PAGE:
This month, as Catholic communities across the country observe Lent, a national program lends real meaning to the season of prayer and reflection. Operation Rice Bowl, CRS’ annual Lenten initiative, encourages Americans to learn about the effects of global poverty and to pray for the people most affected by social injustice. At the same time, participants in ORB can have a direct impact on global hunger through their contributions, and play a part in CRS’ vision of ‘one human family’ by supporting their brothers and sisters around the globe.
Every year, Catholics who participate in the program contribute about $8 million to food security projects that help people in 40 countries where CRS works. To demonstrate the impact these contributions have, ORB highlights the stories of people whose lives have changed as a result of this solidarity.
Take Pailash, for example: A young orphan in India, he was left to fend for himself on the streets of Kolkata, even after losing movement in his legs to polio.
Wheeling around on a wooden plank, the then 6-years-old boy decided to sell newspapers, a common trade among India’s street children. He earned anywhere between 50 to 100 rupees a day. That equals about one to two U.S. dollars.
For many years, and since before he can remember how he was left there, Pailash lived on the streets, working long days and getting little sleep, too afraid to close his eyes for fear that someone would steal his money.
Then last year, a stranger took note of him and brought him to Daya Dan, or the House of Mercy, a school in Kolkata where Catholic Relief Services is supporting a feeding program. The school, run by the Missionaries of Charity and supported by Operation Rice Bowl, quickly became a refuge for Pailash.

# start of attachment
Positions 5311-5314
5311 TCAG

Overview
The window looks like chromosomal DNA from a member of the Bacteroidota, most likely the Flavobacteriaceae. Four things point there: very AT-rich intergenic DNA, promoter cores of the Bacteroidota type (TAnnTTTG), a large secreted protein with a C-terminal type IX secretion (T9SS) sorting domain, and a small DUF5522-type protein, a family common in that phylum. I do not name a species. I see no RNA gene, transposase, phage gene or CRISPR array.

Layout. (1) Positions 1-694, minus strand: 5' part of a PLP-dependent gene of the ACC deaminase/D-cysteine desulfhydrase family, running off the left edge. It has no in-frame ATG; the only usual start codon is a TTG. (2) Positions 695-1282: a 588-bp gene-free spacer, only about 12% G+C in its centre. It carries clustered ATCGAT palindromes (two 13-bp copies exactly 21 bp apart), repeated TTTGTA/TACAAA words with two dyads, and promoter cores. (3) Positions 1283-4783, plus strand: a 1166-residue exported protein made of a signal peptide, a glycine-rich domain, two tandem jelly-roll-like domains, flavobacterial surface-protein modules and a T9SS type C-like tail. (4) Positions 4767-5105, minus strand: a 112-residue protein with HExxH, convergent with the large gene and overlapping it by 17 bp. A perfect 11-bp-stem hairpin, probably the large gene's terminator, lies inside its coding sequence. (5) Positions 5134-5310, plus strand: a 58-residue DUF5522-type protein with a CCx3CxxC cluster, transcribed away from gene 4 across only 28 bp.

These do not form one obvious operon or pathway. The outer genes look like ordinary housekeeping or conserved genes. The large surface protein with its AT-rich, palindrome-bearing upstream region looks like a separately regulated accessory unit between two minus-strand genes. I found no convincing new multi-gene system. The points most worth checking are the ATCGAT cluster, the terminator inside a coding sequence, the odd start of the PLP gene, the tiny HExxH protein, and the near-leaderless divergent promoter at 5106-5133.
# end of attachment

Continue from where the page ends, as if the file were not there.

“Here at the school I have finally found a safe place to call home,” says Pailash, now 14 and wheeling around in a bright red wheelchair. “And I no longer worry about being hungry, because I receive meals every day.”
The kids at Daya Dan make up an unusual, yet close-knit family, most having been orphaned in infancy. Some were left as toddlers on train platforms, abandoned on doorsteps or taken to the school by concerned strangers. Most of them have varying degrees of physical or mental illness, ranging from cerebral palsy to paralysis to autism or profound mental retardation.
A Lenten tradition
The House of Mercy in India is supported by Operation Rice Bowl, the program that has become a tradition for millions of Catholics. During the 40 days dedicated to reflection, prayer and fasting, ORB and its emblematic rice bowls become the focal point for more than 14,000 parishes, schools and community groups in the U.S.
Participants in ORB learn about global poverty and fast in solidarity with those who are affected by hunger. They also put donations into the program’s symbolic rice bowls, which are collected and donated to hunger projects abroad and in the U.S. Since its beginning in 1975, ORB has raised more than $167 million to fund CRS’ development projects.
ORB also offers meatless recipes for dishes similar to those prepared in the featured countries, using food staples like rice, beans or vegetables. One of them is Kadai Aloo, a mild potato curry from India using a blend of Asian spices.
By preparing these dishes, Catholics can observe Lent with a simple meal while learning about places where people live on less than $2 a day and where meat is often considered a luxury.
Signs of hope
As for Pailash, he just scored a 59 [out of 60] on an exam. His favorite subject is math and he plays the bongos in the school’s orchestra. “I like the drums because God gave me nice hands,” he says. “My favorite song is He’s Got the Whole World in His Hands.”
Pailash will graduate from the House of Mercy this year and is likely to transfer to another Missionaries of Charity-supported boys’ high school. “There I will learn skills for a trade and then I will be able to find a job and earn a good living for myself.”
ORB has supported food security projects worldwide for more than 30 years. While 75 percent of the money raised is used to support programs overseas, the remainder stays in local dioceses.
To learn more or to download resources, visit http://orb.crs.org
Elizabeth Martin is Senior Program Manager for Operation Rice Bowl at CRS.